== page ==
Ch. 15 - Analytical Techniques: IR, NMR, Mass SpectWorksheetSee all chapters
All Chapters
Ch. 1 - A Review of General Chemistry
Ch. 2 - Molecular Representations
Ch. 3 - Acids and Bases
Ch. 4 - Alkanes and Cycloalkanes
Ch. 5 - Chirality
Ch. 6 - Thermodynamics and Kinetics
Ch. 7 - Substitution Reactions
Ch. 8 - Elimination Reactions
Ch. 9 - Alkenes and Alkynes
Ch. 10 - Addition Reactions
Ch. 11 - Radical Reactions
Ch. 12 - Alcohols, Ethers, Epoxides and Thiols
Ch. 13 - Alcohols and Carbonyl Compounds
Ch. 14 - Synthetic Techniques
Ch. 15 - Analytical Techniques: IR, NMR, Mass Spect
Ch. 16 - Conjugated Systems
Ch. 17 - Aromaticity
Ch. 18 - Reactions of Aromatics: EAS and Beyond
Ch. 19 - Aldehydes and Ketones: Nucleophilic Addition
Ch. 20 - Carboxylic Acid Derivatives: NAS
Ch. 21 - Enolate Chemistry: Reactions at the Alpha-Carbon
Ch. 22 - Condensation Chemistry
Ch. 23 - Amines
Ch. 24 - Carbohydrates
Ch. 25 - Phenols
Ch. 26 - Amino Acids, Peptides, and Proteins

Concept #1: General Assumption for 1H NMR Signals

Transcript

Let's discuss the first piece of information that we can derive from a proton NMR and that's the total number of signals.
On a typical proton NMR, there's going to be as many signals on the spectrum as there are unique non-equivalent types of protons. For that, we need to understand what's an equivalent or non-equivalent proton. Well, an equivalent proton is going to be a proton that has the same perspective on the molecule as another proton. If two protons are in pretty much the same place on a molecule, like for example, let's say the three protons that are attached to a methyl group. A methyl group usually has three H's on it, so all three of those would be said to have the same position on the molecule, so all three of them would be what we call equivalent.
For right now, how are we going to be able to determine if something's equivalent or non-equivalent? We're just going to go with a really easy rule which is that let's go ahead and assume that hydrogen is bound to the same atom or equivalent. So like I just said, the three hydrogens on a methyl group or on a carbon would be equivalent, so that would apply to other atoms as well, not just carbon.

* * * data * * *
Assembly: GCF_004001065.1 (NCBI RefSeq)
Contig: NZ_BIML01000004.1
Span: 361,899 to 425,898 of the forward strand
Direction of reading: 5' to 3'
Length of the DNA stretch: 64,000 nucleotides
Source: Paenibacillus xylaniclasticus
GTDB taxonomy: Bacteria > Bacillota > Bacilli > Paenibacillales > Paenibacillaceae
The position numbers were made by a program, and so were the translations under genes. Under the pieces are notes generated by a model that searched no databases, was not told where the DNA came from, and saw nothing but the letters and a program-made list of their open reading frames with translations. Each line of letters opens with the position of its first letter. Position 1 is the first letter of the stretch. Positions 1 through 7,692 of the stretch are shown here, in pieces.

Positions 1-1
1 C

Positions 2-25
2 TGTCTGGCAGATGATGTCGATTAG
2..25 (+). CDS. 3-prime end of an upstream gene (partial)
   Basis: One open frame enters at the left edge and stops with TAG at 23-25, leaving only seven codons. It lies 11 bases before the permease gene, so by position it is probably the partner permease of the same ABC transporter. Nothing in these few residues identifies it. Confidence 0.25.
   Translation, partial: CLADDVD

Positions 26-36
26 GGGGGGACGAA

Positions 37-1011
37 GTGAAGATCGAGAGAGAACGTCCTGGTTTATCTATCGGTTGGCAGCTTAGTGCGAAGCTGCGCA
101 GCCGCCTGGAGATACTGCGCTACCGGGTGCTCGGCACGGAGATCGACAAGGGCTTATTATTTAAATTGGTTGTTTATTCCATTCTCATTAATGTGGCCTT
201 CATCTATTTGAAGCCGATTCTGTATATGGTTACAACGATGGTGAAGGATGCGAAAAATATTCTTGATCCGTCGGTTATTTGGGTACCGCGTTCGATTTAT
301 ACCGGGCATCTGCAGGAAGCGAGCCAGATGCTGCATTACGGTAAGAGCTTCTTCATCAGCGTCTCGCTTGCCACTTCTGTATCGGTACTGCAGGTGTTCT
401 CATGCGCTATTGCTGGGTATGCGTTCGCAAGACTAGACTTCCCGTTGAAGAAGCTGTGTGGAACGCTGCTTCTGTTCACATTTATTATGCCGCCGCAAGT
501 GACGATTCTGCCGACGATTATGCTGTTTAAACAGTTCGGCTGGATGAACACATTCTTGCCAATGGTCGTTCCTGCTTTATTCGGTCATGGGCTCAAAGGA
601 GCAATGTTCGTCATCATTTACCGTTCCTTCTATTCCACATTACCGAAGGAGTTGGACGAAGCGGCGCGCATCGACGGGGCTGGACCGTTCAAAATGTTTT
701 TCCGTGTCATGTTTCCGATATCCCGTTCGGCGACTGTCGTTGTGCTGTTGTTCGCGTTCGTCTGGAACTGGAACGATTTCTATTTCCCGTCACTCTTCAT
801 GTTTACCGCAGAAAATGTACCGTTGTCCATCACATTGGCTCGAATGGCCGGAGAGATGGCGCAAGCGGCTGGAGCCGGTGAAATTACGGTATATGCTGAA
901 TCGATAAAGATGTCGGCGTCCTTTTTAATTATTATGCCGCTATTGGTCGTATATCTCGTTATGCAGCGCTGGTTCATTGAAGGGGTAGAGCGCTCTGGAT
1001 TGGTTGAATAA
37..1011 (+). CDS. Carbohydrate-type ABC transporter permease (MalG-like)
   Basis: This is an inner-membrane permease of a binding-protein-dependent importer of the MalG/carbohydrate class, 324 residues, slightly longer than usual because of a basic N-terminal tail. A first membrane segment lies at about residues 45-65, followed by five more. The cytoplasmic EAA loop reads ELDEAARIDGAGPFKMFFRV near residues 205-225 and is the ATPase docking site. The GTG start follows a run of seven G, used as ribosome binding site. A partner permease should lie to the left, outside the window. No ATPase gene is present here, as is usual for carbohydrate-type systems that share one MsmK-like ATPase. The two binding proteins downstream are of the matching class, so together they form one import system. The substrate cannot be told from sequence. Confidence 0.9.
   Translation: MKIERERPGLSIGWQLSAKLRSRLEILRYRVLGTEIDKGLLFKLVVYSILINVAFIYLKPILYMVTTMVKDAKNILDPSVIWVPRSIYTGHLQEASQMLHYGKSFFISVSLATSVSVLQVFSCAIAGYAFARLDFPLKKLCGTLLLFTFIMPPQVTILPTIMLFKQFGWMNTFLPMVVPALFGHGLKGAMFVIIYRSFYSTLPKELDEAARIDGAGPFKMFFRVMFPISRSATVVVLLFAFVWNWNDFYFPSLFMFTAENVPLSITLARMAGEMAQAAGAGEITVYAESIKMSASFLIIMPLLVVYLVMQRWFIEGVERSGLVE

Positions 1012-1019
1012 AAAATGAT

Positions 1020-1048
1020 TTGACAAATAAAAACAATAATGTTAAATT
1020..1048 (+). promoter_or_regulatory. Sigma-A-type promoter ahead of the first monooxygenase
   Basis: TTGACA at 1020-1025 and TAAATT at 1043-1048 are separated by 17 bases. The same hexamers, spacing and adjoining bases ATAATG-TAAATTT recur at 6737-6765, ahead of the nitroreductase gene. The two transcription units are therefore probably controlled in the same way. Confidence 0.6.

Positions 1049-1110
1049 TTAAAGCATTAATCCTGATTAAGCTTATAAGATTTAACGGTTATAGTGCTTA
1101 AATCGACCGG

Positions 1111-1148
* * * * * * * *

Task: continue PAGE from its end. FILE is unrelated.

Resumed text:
In general, a rule that we can go by is that any type of symmetry is going to reduce the total number of signals. This is because if you have any planes of symmetry then you're by definition going to have some protons that are the same as other protons on the other side of the molecule. Symmetry is something you have to watch for when we're using this type of information.
What we're going to do is I'm going to go ahead and do practice problem (a) as a worked example and then I'll save the other three for you guys to do on your own. Let's just go ahead and read this question. It says how many different types of protons or signals are there on each molecule. Let's look at (a).
What we notice is that (a) has obviously a bunch of hydrogens on it that aren't drawn, but it has four different atoms. What I'm wondering is how many different signals do you think this is going to have. Now notice three of them are carbon, one of them is oxygen. Is there any plane of symmetry, etcetera. Those are the things we need to be thinking about.
Well, I'm just going to tell you right now. The answer is that there are going to be four different types of hydrogens here. Let's see why. The reason is because we could just start counting from the oxygen. Let's say that the oxygen is going to be letter A so the oxygen has a hydrogen that's attached to it. And there's no other hydrogen like that, so for sure that's one type of hydrogen. No other hydrogens on that molecule look like that one.
Now we have all the rest of these hydrogens. You might have through that we could group them all together since they're all on carbon, so maybe you're thinking you have one type of hydrogen with the O and the second type is on the carbons. But it turns out that no, there are actually more separated than that because, for example, the hydrogens that are attached to this carbon are closer to the oxygen than the hydrogens attached to this carbon. That means that theoretically, the red hydrogens, the two hydrogens that are on this red carbon, are going to be a little bit more deshielded than the blue ones because they're going to be closer to something electronegative. So I would actually expect that the red ones would be a little bit more downfield because remember those words downfield and up-field.
Anyway, because of the fact those two red hydrogens are attached to the same atom, we're going to say that's the second type. The two hydrogens attached to this atom are the third type and then finally the three hydrogens on this last carbon are the fourth. So in total, we get one, two, three, four different types of protons. So not so bad.
Another thing to note is you might have been thinking maybe there was symmetry here, but really this molecule isn't symmetrical. The way that it's drawn, the oxygen is on one side and then you've got this asymmetry that goes through the whole molecule so that's why every single atom needed its own peak or its own signal.
Now go ahead with that knowledge, try to do question (b) and then I'll go ahead and solve it. 

Example #1: Identifying Proton Signals

Transcript

All right guys, what was the answer for question (b). Three. Let's go ahead and check it out.